So this brings us back to the topic of the blog, i.e., What are the best practices when doing an Assignee Search?
Let’s put this in a sequence of steps for a case study on forming a search for Google’s current portfolio.
Step I: Decide on which companies to include from the Corporate Tree
Since this is an example and we don’t actually have a context, so we look up the Google’s Corporate Tree and let’s assume we want to include DoubleClick Inc and Motorola Mobility only.
Step II: Form your search string for each name.
We look up the Find Matching Assignee for portions of the above name and narrow on the following refined search string:
“GOOGE INC” OR “GOOGIE INC” OR GOOGLE OR “GOOGOLE INC” OR DOUBLECLICK OR MOTOROLA MOBIL*
Motorola Mobil* has been truncated as in the Find Matching Assignee showed up names such as Motorola Mobiliti Ink.
Step III: Choose the Search field
Searching in various Assignee fields (that we spoke about above) gave the following result counts:
|Field||Description||Results (Individual Publications. Not Families)|
|ASNO||Original Assignee||14491 Records|
|ASNN||Normalized Assignee||14503 Records|
|ASN||ASNN + ASNO||14503 Records|
|CASN||Current Assignee||32066 Records|
|RASN||US Reassignment history||19009 Records|
|CAAN||CASN + ASN||32105 Records|
|RAAN||RASN + ASN||27824 Records|
|CAAN or RASN||ASN + CASN + RASN||32236 Records|
Some key observations we can see are:
- Only 14503 records showed up if we searched in basic ASN field. But more than double or 32066 records resulted by searching the CASN (Current Assignee) field.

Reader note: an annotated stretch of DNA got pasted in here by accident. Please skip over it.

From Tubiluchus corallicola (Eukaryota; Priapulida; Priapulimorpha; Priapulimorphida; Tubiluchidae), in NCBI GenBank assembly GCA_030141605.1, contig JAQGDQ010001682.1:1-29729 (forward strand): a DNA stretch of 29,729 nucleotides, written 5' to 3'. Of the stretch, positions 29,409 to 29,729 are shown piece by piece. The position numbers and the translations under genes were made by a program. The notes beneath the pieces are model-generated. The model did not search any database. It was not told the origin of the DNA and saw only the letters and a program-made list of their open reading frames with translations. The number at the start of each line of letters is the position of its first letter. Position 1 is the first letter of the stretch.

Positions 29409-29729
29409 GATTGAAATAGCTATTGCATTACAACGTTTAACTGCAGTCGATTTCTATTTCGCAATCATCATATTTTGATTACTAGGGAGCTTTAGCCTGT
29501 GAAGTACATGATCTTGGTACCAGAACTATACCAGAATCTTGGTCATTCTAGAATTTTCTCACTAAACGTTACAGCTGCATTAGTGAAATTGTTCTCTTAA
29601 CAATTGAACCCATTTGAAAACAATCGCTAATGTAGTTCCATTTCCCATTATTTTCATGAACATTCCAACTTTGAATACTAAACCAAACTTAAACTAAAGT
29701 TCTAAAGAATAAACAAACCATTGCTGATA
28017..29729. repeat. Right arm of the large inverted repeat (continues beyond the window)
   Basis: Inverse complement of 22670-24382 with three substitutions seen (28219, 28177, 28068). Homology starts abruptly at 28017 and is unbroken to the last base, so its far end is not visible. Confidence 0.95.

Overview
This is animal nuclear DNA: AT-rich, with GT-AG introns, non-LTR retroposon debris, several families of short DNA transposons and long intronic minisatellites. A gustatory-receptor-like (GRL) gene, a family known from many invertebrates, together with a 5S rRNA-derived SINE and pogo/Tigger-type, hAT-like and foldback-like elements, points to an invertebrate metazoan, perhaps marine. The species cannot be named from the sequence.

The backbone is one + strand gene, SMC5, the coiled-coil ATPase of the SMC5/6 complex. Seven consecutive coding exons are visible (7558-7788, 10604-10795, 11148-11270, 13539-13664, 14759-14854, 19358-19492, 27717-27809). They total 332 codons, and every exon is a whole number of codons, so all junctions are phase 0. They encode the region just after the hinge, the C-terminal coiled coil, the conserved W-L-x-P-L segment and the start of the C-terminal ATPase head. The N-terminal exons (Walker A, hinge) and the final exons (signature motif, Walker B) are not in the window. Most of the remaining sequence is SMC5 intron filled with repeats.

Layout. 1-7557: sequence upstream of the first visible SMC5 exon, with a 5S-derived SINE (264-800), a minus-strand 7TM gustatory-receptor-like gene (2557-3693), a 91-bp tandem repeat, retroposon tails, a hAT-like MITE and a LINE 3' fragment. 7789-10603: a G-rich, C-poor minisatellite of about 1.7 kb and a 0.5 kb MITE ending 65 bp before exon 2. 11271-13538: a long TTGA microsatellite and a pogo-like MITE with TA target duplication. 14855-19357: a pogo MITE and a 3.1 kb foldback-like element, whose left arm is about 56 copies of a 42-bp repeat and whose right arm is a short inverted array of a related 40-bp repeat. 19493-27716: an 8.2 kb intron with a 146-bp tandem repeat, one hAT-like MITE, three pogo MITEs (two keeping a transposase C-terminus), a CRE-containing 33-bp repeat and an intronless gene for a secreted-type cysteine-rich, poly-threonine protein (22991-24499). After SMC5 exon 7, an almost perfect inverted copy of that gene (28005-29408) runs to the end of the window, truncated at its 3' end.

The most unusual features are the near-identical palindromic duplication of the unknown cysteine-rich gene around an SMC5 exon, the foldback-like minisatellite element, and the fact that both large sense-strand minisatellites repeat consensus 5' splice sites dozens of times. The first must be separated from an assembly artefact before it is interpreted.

- Looking up purely within the Reassignment database gives only 19009 records which have any of the names in the search string and including these with the ASN field in the RAAN search gave only 27824 record.
- So how is the RAAN count less than the CASN count if the current Assignee itself was picked up from the Reassignment data? The reason is the Probable Assignee calculation. As CASN also includes Probable Assignee calculations, you can see that there were 4281 records without any Assignee name and also with no reassignment history for which Probable Assignee Calculation was done. These would have been missed without such a calculation in place.
So should we use the last one (CASN or RASN) simply because it has the highest count? Including RASN may not be always correct as patents could also have been sold by Google or Motorola Mobility to another company and so are no longer held by them. To check this we can simply do a RASN AND NOT CASN query for the same search string which resulted in 158 records. On investigating these records we see that records held by Google and Motorola Mobility earlier but now are owned by Intel, HTC and others.
So as our current project deals with only the current ownership, CASN fields gives the accurate result, but depending on your project needs you can choose the search field appropriately.